Traditional fables from the Republic of Congo are collected in a new book, Congo Tales: Told By The People Of Mbomo — and illustrated with painterly photos that have a touch of magical realism.
Eva Vonk, a Dutch film producer, came up with the concept for Congo Tales. It’s the first project from a new multimedia series called “Tales of Us,” which aims to communicate the importance of protecting remote ecosystems and the people who live there.
Over the course of three years, Vonk, along with a local radio producer and a community activist, gathered tales told by people all over the Mbomo district in the Congo Basin, the second-largest tropical rainforest in the world. It’s home to thousands of plant and animal species and to people as well.
The basin is under threat from mining and logging, according to the Yale School of Forestry and Environmental Studies.
Congo Tales conveys that “a lot of wisdom comes from nature around us,” says Vonk. The stories often explore the relationship of people and their environment, with reminders that you can’t go against the rules of nature.
The stories are mainly from an oral tradition. Each story they collected was translated into English, French and Lingala (a Bantu language) for the book and is depicted in stylized photographs by Dutch photographer Pieter Henket.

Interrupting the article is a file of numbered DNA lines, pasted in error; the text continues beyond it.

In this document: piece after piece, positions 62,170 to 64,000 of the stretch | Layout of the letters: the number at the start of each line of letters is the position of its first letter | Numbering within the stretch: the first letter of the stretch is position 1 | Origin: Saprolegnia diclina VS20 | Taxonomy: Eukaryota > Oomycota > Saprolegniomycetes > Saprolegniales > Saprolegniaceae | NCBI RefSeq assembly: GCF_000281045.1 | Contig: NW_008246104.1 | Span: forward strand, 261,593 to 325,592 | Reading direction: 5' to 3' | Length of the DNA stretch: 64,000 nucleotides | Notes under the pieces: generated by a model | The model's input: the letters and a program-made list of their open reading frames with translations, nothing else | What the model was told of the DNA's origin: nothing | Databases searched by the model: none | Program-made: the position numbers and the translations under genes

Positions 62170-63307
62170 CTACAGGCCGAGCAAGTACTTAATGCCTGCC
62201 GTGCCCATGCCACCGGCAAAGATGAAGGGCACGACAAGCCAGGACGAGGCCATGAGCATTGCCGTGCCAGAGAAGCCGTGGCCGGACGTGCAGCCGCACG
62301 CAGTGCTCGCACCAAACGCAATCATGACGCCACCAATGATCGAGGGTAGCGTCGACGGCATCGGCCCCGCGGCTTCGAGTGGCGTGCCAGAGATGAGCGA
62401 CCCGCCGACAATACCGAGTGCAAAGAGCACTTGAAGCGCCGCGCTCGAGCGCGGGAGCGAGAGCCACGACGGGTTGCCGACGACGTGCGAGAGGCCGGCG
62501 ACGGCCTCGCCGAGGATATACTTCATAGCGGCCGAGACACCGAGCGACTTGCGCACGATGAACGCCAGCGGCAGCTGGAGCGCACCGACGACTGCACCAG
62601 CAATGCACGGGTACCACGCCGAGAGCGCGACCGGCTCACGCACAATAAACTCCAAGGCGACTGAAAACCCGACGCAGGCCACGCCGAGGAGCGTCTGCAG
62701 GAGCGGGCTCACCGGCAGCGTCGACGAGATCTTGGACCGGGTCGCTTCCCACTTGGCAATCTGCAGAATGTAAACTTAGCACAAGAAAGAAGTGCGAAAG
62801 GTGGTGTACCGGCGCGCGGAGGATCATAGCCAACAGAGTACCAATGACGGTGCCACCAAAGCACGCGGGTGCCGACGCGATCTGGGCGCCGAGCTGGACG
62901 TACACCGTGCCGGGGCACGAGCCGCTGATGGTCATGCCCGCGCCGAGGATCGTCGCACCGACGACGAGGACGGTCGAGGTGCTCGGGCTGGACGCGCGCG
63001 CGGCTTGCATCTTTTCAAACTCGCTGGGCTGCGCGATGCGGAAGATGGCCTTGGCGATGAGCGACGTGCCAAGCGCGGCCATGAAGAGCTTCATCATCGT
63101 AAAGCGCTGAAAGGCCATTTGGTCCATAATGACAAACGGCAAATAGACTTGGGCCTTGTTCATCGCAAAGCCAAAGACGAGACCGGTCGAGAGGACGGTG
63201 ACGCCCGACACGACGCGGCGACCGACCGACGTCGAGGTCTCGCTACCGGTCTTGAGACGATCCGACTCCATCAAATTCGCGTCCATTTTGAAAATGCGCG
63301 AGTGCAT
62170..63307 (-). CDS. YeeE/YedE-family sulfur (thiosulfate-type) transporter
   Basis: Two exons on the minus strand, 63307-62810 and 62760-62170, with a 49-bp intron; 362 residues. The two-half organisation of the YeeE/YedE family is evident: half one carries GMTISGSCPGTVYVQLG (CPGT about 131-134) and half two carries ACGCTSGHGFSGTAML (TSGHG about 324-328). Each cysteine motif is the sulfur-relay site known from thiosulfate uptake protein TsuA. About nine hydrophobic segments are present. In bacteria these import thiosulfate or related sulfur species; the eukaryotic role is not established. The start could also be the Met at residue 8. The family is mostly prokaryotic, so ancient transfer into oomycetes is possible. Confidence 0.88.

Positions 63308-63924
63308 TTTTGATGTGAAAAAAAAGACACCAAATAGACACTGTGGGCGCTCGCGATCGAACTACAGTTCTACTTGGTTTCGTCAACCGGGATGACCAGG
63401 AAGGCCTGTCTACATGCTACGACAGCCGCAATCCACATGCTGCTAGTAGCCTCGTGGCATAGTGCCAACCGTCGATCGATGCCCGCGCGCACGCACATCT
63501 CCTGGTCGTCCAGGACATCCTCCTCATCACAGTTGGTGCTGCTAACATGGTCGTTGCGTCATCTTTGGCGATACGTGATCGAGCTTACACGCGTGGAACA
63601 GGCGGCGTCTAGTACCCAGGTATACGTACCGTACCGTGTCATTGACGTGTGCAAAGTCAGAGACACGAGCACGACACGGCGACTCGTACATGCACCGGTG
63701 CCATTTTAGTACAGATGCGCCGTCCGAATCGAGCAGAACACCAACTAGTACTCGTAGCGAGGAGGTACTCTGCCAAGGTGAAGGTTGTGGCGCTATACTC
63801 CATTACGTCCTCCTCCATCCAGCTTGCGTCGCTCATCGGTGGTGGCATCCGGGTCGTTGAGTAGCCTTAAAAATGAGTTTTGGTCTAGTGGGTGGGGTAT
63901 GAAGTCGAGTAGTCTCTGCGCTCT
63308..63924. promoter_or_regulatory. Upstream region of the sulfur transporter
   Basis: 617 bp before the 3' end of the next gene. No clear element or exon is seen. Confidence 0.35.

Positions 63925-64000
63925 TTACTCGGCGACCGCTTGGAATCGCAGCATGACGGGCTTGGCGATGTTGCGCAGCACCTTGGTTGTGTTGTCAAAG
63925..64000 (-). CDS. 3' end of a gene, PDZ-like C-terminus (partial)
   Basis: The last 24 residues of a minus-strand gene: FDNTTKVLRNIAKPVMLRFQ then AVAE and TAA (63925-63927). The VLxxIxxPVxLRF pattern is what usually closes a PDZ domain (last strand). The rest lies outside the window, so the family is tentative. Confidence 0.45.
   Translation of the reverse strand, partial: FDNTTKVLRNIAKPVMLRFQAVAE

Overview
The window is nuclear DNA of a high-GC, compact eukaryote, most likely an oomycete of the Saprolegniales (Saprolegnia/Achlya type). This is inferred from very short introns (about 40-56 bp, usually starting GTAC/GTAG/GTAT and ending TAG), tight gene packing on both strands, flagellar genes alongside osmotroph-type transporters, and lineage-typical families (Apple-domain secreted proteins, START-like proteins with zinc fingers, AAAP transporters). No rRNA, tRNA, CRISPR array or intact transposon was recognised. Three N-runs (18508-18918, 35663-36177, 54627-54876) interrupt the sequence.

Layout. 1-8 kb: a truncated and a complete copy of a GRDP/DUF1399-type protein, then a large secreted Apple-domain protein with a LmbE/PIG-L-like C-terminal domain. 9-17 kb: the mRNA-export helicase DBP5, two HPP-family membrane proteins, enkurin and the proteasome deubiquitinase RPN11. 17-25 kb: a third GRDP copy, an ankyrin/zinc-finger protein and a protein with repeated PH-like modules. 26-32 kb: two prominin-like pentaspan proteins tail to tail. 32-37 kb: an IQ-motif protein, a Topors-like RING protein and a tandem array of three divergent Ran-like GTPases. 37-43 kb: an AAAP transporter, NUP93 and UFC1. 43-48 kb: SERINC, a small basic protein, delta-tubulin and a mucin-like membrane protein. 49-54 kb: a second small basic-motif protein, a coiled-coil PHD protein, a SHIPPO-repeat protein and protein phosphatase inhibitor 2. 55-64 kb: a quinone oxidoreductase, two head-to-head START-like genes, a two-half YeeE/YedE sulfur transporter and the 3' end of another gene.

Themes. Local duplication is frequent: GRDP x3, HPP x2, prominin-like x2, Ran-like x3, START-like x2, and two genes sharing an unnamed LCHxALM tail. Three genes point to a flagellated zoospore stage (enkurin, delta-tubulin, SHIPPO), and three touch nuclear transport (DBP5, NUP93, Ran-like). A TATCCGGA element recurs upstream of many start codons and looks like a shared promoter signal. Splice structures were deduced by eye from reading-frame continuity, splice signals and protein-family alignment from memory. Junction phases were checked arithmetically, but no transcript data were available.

Having shot the likes of Lady Gaga and Mary J. Blige, Henket brought his portraiture techniques to the Congo. Using a battery-powered strobe light to create dramatic lighting in the style of 17th century Dutch Golden Age paintings, he photographed volunteers acting out scenes from the stories.
The book, published by Prestel in November, includes 24 myths, exploring life and death, rites of passage into adulthood and the power of nature.
Vonk’s team, which included interpreters, set out to several villages to record stories. As the storytellers spoke, acted and sang, Vonk and her colleagues wrote the stories down in notebooks. With the help of Congolese brothers Wilfried N’Sondé, an author, and S.R. Kovo N’Sondé, a philosopher, they then translated the stories and adapted them for Congo Tales.
After Vonk and her team selected the stories for the book, Henket brought a production team to Mbomo and began shooting scenes to illustrate the tales.
This project was especially meaningful for S.R. Kovo N’Sondé, who goes by Kovo. Kovo wrote his Ph.D. on Congo’s traditional religions. When he was growing up in Paris, his father told him Congolese myths in French, which helped him connect to his family’s history. A few of the stories his father used to tell made it into the book, and Kovo says others are from family legacies as well. It’s important to record the stories, Kovo says, because sometimes they are only known by one person, often an elder.
“There’s so much wisdom in traditional African religions,” he says, “and it’s dangerous to throw all that away.”
Since the project’s completion, a local radio station has been broadcasting the stories from Congo Tales. Proceeds from the project will help keep the radio station running. Copies of the book are available in the Mbomo village school and Henket’s photographs are on display in Mbomo’s cultural center. Additionally, Henket’s original photographs will be auctioned at Christie’s in January, with proceeds going to similar storytelling projects through “Tales of Us.”
Rachel D. Cohen is an intern on NPR’s Science desk.